What is studied improves by the very fact it is measured. You don’t have to go ultra-nerd with numbers and metrics, in fact, going ultra-nerd might waste valuable time. But there are some key numbers, important indicators, that might help you. I’m not talking about the standard charts and ratios, the accounting formulae or click-through-rates or any of that stuff. Rather, your own metrics to help you. Say you want to improve sales. You’d want to spend time on making sales. How many mails did you send, calls did you make, hours did you spend this week vs. last. Find a metric that matters – whatever that is to you – and then use it to gauge what works and what doesn’t. Metrify that thaing. Strengths can be fine-tuned and weaknesses eradicated if you have a way to measure them so you can adjust. It could be as simple as saying you want to spend more time writing and less answering emails. In theory we’ll always get to it. Like eating heathier and working out. Sure. I will, I don’t need to make a spreadsheet, do I? But you don’t get to it. You never do. When you track your macros and calories, your sets and reps, the theory becomes real. I did eat healthier and I did work out more: there it is, in the numbers. Same thing with emails vs writing. If I spent 2 hours and 3 hours this week, respectively, then I know what I need to do – literally and in actual objective reality do – to get things better. Up this number. Down that one. Easy as pie, once I know what to measure. Again, it doesn’t have to be complicated. Just keep your eye on a few key numbers so you always know where you’re at. And to systemise is merely seeing if there are things you can make automatic. I’m not a fan of automated funnel processes. You only send me one copy and paste mass sales email before I hate your guts forever, and I suspect more ‘consumers’ feel that way than digital agencies and YouTube gurus suspect. But making it part of business-as-usual is a nifty trick. Wash the dishes after the meal and the kitchen is always clean. Schedule time for rest and you know you’ll get it. Do sales for one hour every day before the bell rings and you’ll get it in. Systemise whatever is important and it will stay important.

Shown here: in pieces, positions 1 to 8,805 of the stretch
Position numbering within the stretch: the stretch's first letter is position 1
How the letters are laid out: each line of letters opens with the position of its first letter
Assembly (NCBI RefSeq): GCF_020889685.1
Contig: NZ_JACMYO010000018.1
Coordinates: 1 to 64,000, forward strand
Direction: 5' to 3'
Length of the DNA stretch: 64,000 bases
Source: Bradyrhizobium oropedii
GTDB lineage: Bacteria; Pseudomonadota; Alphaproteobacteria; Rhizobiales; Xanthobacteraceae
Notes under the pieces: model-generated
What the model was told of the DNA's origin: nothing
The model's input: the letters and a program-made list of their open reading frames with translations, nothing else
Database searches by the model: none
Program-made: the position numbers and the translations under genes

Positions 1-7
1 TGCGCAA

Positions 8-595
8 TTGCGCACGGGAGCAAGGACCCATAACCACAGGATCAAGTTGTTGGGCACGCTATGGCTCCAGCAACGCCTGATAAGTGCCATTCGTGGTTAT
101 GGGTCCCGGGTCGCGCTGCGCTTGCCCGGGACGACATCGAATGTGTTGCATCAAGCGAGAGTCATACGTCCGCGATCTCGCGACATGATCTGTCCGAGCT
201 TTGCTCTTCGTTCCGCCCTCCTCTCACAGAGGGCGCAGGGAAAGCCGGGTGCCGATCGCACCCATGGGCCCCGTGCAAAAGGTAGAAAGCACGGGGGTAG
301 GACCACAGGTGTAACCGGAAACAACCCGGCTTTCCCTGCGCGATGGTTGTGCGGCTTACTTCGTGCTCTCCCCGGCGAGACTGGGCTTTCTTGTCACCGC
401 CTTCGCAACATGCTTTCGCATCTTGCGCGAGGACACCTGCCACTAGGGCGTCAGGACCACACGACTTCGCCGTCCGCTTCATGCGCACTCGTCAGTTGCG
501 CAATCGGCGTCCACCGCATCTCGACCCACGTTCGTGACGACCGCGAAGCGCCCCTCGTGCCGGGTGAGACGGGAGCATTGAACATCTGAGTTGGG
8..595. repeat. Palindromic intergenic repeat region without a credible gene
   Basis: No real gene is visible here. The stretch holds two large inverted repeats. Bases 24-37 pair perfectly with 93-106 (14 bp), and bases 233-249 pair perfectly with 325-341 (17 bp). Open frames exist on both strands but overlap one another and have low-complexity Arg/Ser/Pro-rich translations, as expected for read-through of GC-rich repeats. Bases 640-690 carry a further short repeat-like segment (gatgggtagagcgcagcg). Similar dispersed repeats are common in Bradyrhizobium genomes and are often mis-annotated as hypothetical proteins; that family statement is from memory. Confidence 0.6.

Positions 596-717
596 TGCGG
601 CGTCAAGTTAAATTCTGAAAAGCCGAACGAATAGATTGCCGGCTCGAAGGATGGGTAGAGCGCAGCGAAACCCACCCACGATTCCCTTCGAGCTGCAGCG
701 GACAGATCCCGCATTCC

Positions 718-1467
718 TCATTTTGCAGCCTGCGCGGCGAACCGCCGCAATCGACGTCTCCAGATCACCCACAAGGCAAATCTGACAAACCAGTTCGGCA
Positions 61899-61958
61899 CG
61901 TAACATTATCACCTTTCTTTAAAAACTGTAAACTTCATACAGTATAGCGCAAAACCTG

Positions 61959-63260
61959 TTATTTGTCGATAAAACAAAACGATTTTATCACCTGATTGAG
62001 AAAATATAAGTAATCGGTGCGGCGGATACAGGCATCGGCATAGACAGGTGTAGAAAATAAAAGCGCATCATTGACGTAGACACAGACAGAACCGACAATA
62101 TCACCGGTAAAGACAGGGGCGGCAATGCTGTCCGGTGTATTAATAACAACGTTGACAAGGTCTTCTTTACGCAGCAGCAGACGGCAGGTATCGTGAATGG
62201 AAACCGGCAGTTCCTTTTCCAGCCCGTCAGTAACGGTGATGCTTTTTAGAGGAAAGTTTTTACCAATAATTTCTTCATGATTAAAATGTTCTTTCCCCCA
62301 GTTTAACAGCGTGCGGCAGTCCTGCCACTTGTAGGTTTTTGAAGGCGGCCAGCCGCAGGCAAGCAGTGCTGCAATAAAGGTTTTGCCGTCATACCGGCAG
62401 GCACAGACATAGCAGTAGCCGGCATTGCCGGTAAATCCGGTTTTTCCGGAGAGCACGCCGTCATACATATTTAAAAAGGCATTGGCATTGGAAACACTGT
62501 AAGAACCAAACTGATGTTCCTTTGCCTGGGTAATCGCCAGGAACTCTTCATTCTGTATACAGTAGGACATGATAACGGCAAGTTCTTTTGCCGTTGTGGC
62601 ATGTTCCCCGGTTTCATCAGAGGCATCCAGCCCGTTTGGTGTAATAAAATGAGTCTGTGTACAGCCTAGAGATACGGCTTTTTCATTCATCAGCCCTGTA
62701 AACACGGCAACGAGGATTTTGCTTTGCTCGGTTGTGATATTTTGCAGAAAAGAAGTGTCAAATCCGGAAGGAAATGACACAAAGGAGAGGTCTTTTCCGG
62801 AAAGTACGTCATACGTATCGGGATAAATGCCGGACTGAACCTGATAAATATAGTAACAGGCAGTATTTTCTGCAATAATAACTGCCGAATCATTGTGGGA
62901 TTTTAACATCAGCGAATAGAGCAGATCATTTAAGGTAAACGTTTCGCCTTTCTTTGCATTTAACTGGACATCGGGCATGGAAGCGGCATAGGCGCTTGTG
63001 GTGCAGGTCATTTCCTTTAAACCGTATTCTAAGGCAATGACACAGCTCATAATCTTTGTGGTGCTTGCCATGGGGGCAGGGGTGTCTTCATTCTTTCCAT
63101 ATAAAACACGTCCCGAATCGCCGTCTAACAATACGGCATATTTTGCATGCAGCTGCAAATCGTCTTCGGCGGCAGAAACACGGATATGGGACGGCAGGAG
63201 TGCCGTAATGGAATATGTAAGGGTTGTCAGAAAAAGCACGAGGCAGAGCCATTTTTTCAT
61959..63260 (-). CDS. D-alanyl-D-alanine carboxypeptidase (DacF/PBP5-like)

An hour legally mandated lunch every day? Sick leave? Health and Safety standards to keep me cushy? ROTFLMAO. The law of entrepreneurs, that is to say the law of the jungle, is a lot simpler than all that. Don’t work don’t eat. Fair or not fair, you win or you don’t. There’s a lot of compromises and sacrifices you make because you have the guts to do your own thing. And it does take guts because you are taking risks. You are taking responsibility for things you more often than not can’t control, and it’s a lot of late nights, early mornings, self short-changing, et cetera. So Perk Biting is simply the art of occasionally noticing a juicy perk you wouldn’t have had if you did what every other person did working a cushy job somewhere, and then taking a big, nice bite. Always working? Make Tuesday morning between 09 and 12 cinema day. Claim VAT. Utilise the juicy bits when and as you can and enjoy that. Nothing crazy. Every now and then. A nice big piece of cake when you find it.
Don’t worry, I haven’t dyed my hair. Just saying. If you lose, too bad: you would have given everything and no one will care. If you win, they will call you rich and despise you for exploiting others. So, away from them – because them is clearly cluelessly stupid – remember why you do this. I know and you know, given what it takes, what it costs, what you have to give up – that you can’t do this thing for the money. There is something more at work. A passion, a mission, a big reason why. Remember that. The best way to keep the faith, brothers and sisters, comrades and friends, is to practice it. If you turn to Mecca to pray five times a day, you elevate your thoughts five times a day. If you go to Church every Sunday, the discipline keeps you spiritually fit. I’m all for atheism – indeed, secular humanism have much to offer the psyche. But the problem is that the ability to do something whenever you want is not the same thing as doing something as a matter of course regularly. This is the religious advantage – its patterns, rituals and traditions for part of the rhythm of life and so ensures its relevance. Go to church brothers and sisters. Regularly, passionately and consistently remind yourself why you are doing all this. I find that those who succeed invariably do so because they want to solve real or serious problems. They want to serve or help people. They want to make the world a better place or do something truly amazing. It has to be more than money – and you need to honour, preserve and promote that more. Whatever your thing is, whatever your vibe is, and however you do that deep and meaningful stuff you like – I’m no evangelist. You do you. But by all means, do do you. Don’t forget it or put it off. This business thing and this life thing… it’s a marathon, not a sprint. And while the childish and the entitled can bleat about disaster and death – those of us who actually carry weight on our shoulders understand that dying is easy – survival is the tricky part. It is a sin to allow them to wear you down. That light you carry is sacred and special and worthwhile – and the world needs it. Rock on. Remember your reasons.
And with that, it’s on to the next paragraph of the next chapter of the next work. Hope there was some value for you.